Flashcards in Pulmonary Path- Wittrak Deck (88):
What is cor pulmonale?
Right heart failure due to chronic hypoxia-induced pulmonary hypertension
Large/tender liver (passive congestion), increased JVP, cardiogenic shock
FEV1 less then what implies some sort of COPD?
Less than 80%
FEV1/FVC ratio needs to be less than what to imply COPD?
FEV1/FVC less than 70 %
What are COPD exacerbations usually caused by?
50% due to bacterial causes (pneumonia)
What are some common thing Bronchiectasis is associated with?
-Poor ciliary motility (Kartagener syndrome)
-Allergic bronchopulmonary aspergillosis
What is bronchiectasis?
Chronic necrotizing infection of bronchi that lead to PERMANENTLY DILATED AIRWAYS
What is pathology of chronic bronchitis?
Hyperplasia of mucus-secreting glands in bronchi/ mucus plugging
Clinical diagnosis of chronic bronchitis?
Productive cough for > 3 month per year for > 2 years
What is the reid index? What will it be more than in chronic bronchitis?
Reid index = thickness of gland layer/ total thickness of bronchial wall
> 50% in chronic bronchitis
HIGHLY ASSOCIATED WITH SMOKING!
What is the pathology of emphysema?
Destruction of alveolar air sacs by neutrophils/ macrophages
Causes loss of elastic recoil and collapse of small airways during exhalation results in obstruction and air trapping
What are the two main causes of emphysema?
2. Alpha 1-anti trypsin deficiency
What type of emphysema does smoking cause? What part of the lobe is more severe?
-More severe in upper lobes
What type fo emphysema does alpha 1 anti-trypsin cause? What part of the lung is more severe?
-More severe in lower lobes
Chronic bronchitis and emphysema both present with dyspnea and cough. How would you distinguish them clinically?
-TONS OF MUCUS! Like cups of it!!!
- Blue bloater
-Prolonged expiration with pursed lips
What is the general pathogenesis of asthma?
bronchial hyper responsiveness causes REVERSIBLE bronchoconstriction
What cytokines are produced by Th2 cells in asthma? And what do they do?
-IL-4 = induces class switching to IgE
-IL-5 = calls eosinophils!
-IL-10 = promotes Th2 subtypes of T helper cells
During re-exposure to an allergen in asthma.... what happens immediately?
-IgE-mediated activation of mast cells
-dumps PRE FORMED HISTAMINE GRANULES
-Histamine induces vasodilation in arterioles, and increased vascular permeability in the post-capillary venules
What is the second phase that perpetuates inflammation after re-exposure to an allergen in asthma?
Eosinophils produce leukotrienes C4, D4, and E4 which leads to bronchoconstriction, inflammation, and edema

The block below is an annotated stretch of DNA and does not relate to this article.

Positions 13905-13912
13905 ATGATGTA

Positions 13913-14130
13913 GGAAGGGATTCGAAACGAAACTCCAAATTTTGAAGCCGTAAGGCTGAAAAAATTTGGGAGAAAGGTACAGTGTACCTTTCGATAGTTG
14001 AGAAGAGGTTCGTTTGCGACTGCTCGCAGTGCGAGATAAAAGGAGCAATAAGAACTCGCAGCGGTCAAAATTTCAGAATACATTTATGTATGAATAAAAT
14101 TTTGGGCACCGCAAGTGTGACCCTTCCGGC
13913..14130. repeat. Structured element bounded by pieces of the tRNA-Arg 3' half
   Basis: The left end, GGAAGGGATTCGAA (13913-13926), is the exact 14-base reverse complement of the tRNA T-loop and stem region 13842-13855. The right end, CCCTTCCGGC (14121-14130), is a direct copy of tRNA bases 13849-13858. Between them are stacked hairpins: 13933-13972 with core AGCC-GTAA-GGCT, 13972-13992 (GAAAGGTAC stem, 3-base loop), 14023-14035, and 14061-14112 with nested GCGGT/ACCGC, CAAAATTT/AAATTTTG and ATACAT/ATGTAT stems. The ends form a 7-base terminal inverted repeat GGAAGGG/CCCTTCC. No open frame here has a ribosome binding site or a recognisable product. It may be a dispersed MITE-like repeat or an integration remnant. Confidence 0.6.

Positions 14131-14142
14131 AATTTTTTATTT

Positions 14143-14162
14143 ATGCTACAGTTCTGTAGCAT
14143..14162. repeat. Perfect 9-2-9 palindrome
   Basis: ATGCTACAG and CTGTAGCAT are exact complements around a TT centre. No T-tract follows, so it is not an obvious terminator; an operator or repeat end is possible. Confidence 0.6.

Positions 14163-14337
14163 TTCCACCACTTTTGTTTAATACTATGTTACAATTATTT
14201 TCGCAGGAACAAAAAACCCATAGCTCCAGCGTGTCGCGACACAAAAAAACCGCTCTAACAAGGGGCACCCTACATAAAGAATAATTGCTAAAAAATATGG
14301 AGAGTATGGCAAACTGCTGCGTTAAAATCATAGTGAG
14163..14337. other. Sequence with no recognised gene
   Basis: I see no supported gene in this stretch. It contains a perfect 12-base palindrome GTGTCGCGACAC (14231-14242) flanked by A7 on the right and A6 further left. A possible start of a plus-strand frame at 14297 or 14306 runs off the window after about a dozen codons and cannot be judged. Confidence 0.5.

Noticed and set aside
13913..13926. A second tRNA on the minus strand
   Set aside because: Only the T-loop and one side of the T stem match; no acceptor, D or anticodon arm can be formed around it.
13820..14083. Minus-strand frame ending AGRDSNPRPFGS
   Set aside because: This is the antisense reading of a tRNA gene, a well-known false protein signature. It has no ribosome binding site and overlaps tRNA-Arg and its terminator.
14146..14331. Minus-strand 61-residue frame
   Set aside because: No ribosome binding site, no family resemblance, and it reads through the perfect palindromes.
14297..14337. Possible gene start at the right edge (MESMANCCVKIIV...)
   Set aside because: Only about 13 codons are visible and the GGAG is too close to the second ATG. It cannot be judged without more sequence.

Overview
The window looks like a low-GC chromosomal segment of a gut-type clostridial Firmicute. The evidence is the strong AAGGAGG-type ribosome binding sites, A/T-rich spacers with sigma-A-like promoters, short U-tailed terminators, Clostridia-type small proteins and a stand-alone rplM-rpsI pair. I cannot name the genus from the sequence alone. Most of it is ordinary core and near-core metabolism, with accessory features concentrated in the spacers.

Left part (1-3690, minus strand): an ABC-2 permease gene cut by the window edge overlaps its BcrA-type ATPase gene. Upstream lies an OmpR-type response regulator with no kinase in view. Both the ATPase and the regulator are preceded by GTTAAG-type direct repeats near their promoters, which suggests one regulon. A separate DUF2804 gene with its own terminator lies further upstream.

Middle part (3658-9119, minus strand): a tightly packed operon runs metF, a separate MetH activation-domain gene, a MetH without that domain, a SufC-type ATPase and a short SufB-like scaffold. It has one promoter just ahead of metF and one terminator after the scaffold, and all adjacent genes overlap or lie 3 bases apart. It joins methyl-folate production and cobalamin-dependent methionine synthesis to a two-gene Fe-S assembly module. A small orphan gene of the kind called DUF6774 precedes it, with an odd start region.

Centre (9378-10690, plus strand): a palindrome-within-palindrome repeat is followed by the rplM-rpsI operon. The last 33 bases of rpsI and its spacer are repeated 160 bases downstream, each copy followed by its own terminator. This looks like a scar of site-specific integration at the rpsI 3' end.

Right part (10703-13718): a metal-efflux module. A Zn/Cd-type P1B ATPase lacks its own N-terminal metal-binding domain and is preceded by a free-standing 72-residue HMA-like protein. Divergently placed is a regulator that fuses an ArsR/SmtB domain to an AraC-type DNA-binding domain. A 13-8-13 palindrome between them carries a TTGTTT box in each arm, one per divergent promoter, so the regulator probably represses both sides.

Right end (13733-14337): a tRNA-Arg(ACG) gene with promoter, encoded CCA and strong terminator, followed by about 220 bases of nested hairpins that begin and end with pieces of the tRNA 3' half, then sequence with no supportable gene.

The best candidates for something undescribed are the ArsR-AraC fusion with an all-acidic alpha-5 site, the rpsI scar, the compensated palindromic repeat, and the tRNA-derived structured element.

What are some potential causes of nasal polyps?
-Cystic fibrosis (kids)
-Aspirin-intolerant asthma (adults)
What diagnosis asthma in regards to pulmonary function?
-Decreased FEV1 and FEV1/FCV
-Increases by 12% when inhaled B2 agonist or post-steroid trial
What are two complications of asthma?
Status asthmaticus- you die
Allergic Bronchopulmonary aspergillosis = allergic reaction to inhaled spores (can cause bronchiectasis_
-Treat with steroids and anti-fungal drugs
obstruction of medium-sized vessels
inspiratory wheeze--upper airway obstruction
How are the pulmonary function tests different between restrictive and obstructive diseases?
Obstructive lung disease have a decreased FEV1/FVC ratio
Restrictive have an increased FEV1/FVC ratio
FEV1 and FVC are decreased in both types... but in obstructive FEV1 is more dramatically reduced resulting in a decreased ratio
Decreased total lung capacity
FEV1:FVC ratio is > 80%
What type of disease?
Defined as FEV1/FVC ratio is greater than or equal to 80%
In what circumstance would a restrictive disease have a normal A-a gradient?
Poor breathing mechanics! Extrapulmonary, peripheral hypoventilation
Poor muscular effort = polio, myasthenia gravis
Poor structural apparatus = scoliosis or morbid obesity
What circumstances would cause a restrictive disease to have an increased A-a gradient?
Interstitial lung diseases that decrease pulmonary diffusing capacity.......
Acute Respiratory Distress syndrome
Idiopathic Pulmonary Fibrosis
Describe the pathogenesis of Idiopathic Pulmonary Fibrosis
Fibrosis of lung interstitium
Injury pneumocytes produce TGF-B that induces fibrosis/ abnormal alveolar healing response
Typically male smoker > 40 with progressive cough, dyspnea. Fibrosis on lung CT
Must rule out other causes of fibrosis like drugs and radiation therpay
Describe Pneumoconiosis what cell mediates this response?
Interstitial fibrosis due to occupational exposure mediated by MACROPHAGES
Requires chronic exposure to small particles that are fibrogenic
When would you see a shrunken, "black lung" that have antracosis? (collections of carbon-laden macrophages)
Coal Workers Pneumoconiosis
Which restrictive disease is the only one that increases your risk for TB?
You see multiple
How does silica impair the immune/inflammation response in the lungs?
Silica impairs phagolysosome formation by macrophages
Which pneumoconiosis is associated with increased incidence of lung cancer?
Asbestosis (and berylliosis?)
In which occupation would you see berylliosis?
Aerospace and manufacturing inductries
Which is the only pnumoconioses that affects the lower lobes?
What would you find histologically in asbestosis?
Asbestos/ Ferruginous bodies!
Golden brown dumbells found in alveolar septum
Found in lungs in hilar lymph nodes
Young African-American Female
Describe 5 indicators of sarcoidosis..
-Restrictive Disease (FEV1/FVC > 80%)
-Bilateral Hilar Lymphadenopathy
-Hypercalcemia (granulomas activate Vit. D.)
What types of granulomas are seen in sarcodosis?
What occupation normally has hypersensitivity pneumonitis?
Farmers and those exposed to birds
What type of hypersensitivity is Hypersensitivity Pneumonitis?